A true countrywoman
The Queen, who celebrates her 96th birthday today, is a true countrywoman at heart.
The Queen once said that if she had not become Queen she would have liked to be a lady living in the country with lots of horses and dogs.
As we celebrate the Queen at 96, we have found ten reasons why the Queen is a true champion of country sports and the countryside.
A love of horses
When she was Lilibet and not yet destined to be our Queen she used to ride pretend horses around her bedroom. According to her governess, Marion Crawford, she would tie her dressing-gown cord to the posts of her bed and take her horses once or twice around Windsor Park before bed.
Fair weather rider
In an ITV documentary filmed to celebrate Her Majesty’s 90th birthday, the Queen is seen planning her weekly diary and carefully scheduling in time to ride on a Friday – weather permitting of course. “I am quite a fair weather rider – I don’t like getting cold and wet.”
HM The Queen showed her support for the fieldsports community by making a donation a short while ago to the Gamekeepers’ Welfare Trust. The gift to the charity was revealed following the Trust’s annual general meeting, though the donated sum remains undisclosed.
Founded in 1992, the Trust was set up to support gamekeepers, stalkers and gillies and their families or widows, who require help during ill health or infirmity, by providing financial grants. The Queen’s donation helped to further this work.
In 2017 it was discovered that she had been walking one of her gamekeeper’s dogs weekly for two years, when he was bereaved. A Royal insider said at the time: “It was her way of saying thank you for being such loyal friends over the years and for looking after her dogs all that time.”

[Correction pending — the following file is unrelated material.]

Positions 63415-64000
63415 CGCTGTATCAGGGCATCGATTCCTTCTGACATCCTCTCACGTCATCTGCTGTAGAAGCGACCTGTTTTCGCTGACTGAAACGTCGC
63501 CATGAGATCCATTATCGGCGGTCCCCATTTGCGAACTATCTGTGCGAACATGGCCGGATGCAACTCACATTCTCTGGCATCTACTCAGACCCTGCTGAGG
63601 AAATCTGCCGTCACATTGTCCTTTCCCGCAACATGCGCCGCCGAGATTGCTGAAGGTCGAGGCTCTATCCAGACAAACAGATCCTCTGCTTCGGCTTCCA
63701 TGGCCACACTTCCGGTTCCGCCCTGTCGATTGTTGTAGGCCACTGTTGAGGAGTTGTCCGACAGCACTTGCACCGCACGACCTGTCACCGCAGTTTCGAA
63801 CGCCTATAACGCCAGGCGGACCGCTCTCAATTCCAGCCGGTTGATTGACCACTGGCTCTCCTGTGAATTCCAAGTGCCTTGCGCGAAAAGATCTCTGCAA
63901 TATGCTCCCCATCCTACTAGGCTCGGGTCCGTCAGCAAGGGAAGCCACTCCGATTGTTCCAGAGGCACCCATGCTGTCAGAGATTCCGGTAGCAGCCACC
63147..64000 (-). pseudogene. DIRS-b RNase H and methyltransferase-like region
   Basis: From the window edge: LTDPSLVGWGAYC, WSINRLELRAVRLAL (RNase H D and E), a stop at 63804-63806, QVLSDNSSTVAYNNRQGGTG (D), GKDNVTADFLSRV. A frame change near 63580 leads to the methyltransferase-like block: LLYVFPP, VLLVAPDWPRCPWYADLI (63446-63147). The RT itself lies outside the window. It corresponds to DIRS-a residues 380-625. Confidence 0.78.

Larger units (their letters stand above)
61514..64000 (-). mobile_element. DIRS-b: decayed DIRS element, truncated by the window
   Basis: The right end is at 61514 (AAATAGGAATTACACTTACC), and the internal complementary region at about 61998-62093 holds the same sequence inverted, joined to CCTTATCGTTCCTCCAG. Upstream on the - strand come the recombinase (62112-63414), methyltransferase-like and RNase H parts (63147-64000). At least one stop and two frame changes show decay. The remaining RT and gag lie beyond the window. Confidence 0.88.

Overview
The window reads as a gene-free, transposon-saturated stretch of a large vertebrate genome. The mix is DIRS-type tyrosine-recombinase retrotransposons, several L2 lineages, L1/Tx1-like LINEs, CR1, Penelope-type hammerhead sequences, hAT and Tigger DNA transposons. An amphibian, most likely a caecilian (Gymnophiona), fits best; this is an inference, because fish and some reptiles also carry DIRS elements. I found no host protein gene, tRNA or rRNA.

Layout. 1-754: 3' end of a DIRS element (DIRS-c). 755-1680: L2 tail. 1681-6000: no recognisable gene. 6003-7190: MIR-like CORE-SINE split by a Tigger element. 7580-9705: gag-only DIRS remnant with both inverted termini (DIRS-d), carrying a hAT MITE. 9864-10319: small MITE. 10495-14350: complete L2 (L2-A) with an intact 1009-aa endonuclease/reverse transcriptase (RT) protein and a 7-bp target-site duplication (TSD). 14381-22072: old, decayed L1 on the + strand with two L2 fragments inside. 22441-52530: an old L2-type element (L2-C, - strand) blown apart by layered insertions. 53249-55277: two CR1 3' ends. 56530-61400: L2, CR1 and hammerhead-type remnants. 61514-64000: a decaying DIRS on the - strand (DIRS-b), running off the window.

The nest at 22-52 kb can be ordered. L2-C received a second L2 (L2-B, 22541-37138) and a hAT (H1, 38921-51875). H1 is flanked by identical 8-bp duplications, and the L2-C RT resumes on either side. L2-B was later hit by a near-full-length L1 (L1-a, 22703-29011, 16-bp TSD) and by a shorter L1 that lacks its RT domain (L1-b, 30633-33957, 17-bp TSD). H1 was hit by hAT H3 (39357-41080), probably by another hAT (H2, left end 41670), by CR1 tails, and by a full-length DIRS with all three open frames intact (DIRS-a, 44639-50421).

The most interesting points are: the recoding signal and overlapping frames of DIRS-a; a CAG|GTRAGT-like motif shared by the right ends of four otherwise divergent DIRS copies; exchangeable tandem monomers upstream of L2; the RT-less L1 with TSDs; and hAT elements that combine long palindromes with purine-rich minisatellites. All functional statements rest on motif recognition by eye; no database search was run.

The humble headscarf is the crown of the countryside
The Queen never wears a hard hat when riding and out in the countryside but opts for a Hermés scarf in order to keep her hair in place for subsequent engagements.
Not a shy picker-up
On the first pheasant shoot of 2000, the Queen was watching (she doesn’t shoot) when a labrador brought her an injured bird, she took it from the dog’s mouth and killed it herself. The palace had to defend her actions, saying that her actions were not cruel and she was merely ending the bird’s suffering. She’s clearly not afraid to get stuck in!
Corgis in the field
Young Elizabeth would take the corgis out onto the grouse moors at Balmoral. They were really good at locating the birds but not so good at retrieving them, so the Queen would go in and retrieve them herself.
Devotion to gundogs
You might think that the Queen is a corgi woman but she holds labradors very dearly in her heart too. Her grandfather founded the Sandringham strain of black labradors in 1911 but the kennels at Sandringham date back to Edward VII’s days in 1879. All puppies born at Sandringham are personally named by the Queen.
Grouse at Balmoral, partridge at Sandringham
The Queen’s gundogs travel to Balmoral with her for her long summer break in the Highlands. The Queen’s former headkeeper Bill Meldrum remembered how labradors and spaniels are put into lorries and driven through the night so that the Queen’s gundogs were available for grouse shoots. He said: “If I didn’t go to Balmoral with at least 22 dogs, I was in trouble!”
Field trials champion
The Queen has hosted the Cocker Spaniel Championships at Sandringham. She has owned labrador retriever field trial winners and one cocker spaniel field trial winner.
The photograph that Shooting Times photographer, Paul Quagliana took of her at the Championships in 2008 even featured in the back ground of her 2015 Christmas Day speech.
Bill Meldrum described the Queen as “very keen and was a very good handler and picker-up.” Royal watchers believe that the Queen has such a good relationshop with dogs because she did not go to school as a child so the dogs were her playmates and companions growing up.